“Fire and Hemlock” by Diana Wynne Jones

I have just finished reading Diana Wynne Jones’ “Fire and Hemlock” and as usual, my mind is buzzing around with questions and trying stressfully hard how to connect the dots in the story. This is only my first reading but I do know that in order to understand her story, I have to go through at least another round, as suggested by Garth Nix in his introduction to my copy of the book.

“Fire and Hemlock” is my third book of hers; the first two were “Howl’s Moving Castle”and “Castle in the Sky”. What I like about her books is that the stories she wrote are all in connection to some older literary works, for example the latest book I have just put down. In “Fire and Hemlock”, there are references and usage of two older poetry-texts: Thomas the Rhymer and Tam Lin. These two texts are linked to solving the mystery of the story, which I will not summarize. After reading the story and finally deciphering the puzzles, my mind would say “Wow! That IS clever of her!”.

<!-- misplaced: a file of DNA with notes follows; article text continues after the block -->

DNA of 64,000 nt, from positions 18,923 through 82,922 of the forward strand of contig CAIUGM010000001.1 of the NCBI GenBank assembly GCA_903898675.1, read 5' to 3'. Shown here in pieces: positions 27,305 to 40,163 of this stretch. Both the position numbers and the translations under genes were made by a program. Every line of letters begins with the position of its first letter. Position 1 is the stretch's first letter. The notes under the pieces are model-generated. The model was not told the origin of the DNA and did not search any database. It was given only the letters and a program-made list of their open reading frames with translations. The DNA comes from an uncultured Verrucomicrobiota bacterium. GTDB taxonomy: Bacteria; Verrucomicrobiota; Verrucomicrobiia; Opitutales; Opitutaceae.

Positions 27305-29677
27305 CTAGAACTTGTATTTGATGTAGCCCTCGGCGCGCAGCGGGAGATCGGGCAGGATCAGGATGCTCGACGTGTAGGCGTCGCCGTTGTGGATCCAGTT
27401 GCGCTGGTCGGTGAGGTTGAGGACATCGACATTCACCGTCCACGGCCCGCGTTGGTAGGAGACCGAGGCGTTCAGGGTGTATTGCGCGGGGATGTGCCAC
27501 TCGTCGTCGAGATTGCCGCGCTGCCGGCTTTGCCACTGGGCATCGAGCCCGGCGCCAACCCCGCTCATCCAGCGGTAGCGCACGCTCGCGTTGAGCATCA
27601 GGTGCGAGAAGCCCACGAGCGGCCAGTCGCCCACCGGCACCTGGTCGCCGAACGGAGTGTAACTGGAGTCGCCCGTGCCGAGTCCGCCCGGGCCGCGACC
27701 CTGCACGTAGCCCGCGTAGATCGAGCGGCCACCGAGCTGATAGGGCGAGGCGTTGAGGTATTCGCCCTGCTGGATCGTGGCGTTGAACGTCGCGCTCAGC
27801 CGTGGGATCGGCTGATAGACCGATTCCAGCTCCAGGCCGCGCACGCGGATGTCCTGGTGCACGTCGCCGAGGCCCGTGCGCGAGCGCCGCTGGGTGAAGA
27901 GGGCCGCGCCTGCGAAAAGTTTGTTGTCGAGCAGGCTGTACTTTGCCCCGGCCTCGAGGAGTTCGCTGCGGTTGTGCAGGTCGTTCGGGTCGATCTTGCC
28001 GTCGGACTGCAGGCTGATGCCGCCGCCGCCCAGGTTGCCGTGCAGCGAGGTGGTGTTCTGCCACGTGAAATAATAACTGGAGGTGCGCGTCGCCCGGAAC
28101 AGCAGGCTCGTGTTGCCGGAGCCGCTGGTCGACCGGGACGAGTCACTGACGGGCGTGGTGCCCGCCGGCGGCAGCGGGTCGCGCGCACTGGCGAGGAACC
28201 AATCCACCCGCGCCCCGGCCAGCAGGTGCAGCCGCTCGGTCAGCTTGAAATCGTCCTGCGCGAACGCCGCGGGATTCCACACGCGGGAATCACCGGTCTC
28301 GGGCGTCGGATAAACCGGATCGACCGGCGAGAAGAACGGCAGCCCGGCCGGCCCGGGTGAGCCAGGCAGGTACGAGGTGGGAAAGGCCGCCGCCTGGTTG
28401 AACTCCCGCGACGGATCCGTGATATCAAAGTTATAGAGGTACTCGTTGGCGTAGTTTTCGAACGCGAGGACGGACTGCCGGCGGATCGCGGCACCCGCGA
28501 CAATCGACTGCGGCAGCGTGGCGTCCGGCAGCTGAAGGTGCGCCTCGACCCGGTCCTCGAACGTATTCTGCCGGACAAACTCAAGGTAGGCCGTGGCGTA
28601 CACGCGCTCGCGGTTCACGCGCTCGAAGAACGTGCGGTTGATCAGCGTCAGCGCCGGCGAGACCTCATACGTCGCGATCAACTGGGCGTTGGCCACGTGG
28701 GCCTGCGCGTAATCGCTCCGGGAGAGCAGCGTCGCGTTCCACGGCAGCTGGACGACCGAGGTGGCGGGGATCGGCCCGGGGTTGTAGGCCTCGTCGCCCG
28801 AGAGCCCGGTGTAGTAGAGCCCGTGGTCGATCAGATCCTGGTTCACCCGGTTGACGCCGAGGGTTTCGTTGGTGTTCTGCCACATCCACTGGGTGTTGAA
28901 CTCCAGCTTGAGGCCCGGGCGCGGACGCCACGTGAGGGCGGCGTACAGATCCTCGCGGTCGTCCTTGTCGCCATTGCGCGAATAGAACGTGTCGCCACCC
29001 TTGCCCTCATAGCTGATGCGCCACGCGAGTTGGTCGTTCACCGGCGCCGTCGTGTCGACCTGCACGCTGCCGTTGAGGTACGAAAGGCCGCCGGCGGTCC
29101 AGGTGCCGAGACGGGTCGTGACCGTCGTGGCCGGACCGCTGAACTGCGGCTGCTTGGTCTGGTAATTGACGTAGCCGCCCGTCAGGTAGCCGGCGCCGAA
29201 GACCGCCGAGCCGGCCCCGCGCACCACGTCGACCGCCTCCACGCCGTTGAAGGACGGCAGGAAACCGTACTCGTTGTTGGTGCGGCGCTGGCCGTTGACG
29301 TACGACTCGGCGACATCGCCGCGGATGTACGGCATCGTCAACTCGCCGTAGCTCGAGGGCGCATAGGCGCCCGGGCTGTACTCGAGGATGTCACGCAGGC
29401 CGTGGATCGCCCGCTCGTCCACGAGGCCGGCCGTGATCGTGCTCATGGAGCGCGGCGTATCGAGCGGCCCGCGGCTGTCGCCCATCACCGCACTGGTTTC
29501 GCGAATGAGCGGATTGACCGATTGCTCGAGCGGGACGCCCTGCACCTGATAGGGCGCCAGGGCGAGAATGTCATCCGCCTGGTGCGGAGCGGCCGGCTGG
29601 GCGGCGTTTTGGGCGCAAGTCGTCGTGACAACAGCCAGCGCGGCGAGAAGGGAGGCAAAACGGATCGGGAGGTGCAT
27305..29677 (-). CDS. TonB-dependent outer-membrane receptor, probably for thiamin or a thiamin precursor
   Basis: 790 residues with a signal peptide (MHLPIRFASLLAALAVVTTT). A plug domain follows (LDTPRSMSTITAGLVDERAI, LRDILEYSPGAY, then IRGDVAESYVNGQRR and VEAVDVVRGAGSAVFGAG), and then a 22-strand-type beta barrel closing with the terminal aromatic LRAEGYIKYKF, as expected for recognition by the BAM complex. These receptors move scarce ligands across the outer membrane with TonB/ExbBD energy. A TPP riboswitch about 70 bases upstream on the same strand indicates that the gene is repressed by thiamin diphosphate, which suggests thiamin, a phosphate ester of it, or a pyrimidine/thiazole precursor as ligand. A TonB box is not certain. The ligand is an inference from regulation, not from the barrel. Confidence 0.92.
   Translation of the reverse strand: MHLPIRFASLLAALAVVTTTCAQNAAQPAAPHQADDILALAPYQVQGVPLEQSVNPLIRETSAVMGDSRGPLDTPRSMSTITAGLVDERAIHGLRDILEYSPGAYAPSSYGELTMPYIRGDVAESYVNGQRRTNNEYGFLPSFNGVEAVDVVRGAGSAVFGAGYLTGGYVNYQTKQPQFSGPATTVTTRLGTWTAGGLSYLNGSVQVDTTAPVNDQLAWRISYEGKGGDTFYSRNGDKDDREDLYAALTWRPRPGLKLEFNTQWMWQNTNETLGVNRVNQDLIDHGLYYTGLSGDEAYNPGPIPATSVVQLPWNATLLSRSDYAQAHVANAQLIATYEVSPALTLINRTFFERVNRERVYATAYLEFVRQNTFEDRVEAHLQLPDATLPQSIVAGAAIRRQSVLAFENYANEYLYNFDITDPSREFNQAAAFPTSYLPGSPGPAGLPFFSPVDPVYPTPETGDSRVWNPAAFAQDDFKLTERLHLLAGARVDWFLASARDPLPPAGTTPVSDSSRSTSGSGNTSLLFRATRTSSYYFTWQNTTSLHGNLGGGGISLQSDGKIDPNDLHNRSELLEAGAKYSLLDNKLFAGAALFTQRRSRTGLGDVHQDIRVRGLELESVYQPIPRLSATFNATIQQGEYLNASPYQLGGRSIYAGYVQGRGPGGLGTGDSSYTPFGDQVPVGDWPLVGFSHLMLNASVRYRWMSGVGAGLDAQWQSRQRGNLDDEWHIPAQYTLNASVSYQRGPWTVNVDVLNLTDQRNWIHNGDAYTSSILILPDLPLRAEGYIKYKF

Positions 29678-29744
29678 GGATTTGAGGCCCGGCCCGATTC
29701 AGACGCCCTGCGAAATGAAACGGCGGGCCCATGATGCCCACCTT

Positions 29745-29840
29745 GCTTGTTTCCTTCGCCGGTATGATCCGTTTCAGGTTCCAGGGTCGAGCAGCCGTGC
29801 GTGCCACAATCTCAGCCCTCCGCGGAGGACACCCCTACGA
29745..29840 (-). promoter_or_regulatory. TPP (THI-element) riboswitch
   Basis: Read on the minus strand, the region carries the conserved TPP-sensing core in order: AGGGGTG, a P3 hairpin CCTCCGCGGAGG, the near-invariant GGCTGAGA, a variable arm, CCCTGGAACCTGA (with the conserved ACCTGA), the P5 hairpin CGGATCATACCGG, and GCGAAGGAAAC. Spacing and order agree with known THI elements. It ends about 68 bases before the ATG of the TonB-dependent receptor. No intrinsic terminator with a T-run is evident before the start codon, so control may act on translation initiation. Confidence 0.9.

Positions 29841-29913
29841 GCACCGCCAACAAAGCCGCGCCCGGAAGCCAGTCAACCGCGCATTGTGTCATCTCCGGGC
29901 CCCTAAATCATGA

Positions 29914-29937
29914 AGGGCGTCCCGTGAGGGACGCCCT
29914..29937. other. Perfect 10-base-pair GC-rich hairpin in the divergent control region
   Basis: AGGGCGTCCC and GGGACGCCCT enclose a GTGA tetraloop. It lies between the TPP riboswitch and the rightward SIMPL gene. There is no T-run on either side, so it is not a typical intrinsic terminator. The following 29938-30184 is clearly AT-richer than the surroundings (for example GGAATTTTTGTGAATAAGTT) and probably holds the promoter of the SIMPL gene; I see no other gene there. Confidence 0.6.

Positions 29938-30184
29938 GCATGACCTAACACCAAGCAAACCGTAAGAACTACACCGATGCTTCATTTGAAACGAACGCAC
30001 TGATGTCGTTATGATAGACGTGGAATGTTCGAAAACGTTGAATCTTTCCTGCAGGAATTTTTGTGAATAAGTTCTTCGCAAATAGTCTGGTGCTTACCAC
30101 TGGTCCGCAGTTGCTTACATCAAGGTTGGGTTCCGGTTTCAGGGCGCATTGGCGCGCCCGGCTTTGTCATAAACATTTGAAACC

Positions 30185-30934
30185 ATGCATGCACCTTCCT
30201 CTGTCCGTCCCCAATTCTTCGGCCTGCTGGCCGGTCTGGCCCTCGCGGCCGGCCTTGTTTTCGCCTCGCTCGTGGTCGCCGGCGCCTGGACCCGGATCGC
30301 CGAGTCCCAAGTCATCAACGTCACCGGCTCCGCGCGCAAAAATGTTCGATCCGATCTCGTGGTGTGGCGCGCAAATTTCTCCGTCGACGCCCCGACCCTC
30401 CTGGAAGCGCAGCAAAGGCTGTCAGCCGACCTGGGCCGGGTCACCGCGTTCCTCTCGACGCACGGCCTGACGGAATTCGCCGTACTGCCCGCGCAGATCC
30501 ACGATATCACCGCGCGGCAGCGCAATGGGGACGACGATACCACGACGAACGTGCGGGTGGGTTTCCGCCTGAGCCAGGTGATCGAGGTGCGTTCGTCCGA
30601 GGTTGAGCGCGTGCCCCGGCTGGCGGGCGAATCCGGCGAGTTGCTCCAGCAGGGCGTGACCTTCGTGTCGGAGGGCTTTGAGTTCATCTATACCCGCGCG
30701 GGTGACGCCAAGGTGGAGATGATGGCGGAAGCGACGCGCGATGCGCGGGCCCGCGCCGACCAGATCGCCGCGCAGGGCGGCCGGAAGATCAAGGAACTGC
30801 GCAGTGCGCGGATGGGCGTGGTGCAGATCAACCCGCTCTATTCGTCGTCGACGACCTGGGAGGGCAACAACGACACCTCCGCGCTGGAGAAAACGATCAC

My brows are still furrowed, as if I had just gone through a History or Science class and have to fit all the information into my head. That is the feeling. It is not a bad feeling; it only means that my brains are working. Lol!

To Ms. Diana Wynne Jones, thank you for the awesome and mind-wrestling stories you had written over the decades and I am quite sad to say that I have only just started reading your books a few years back. RIP.


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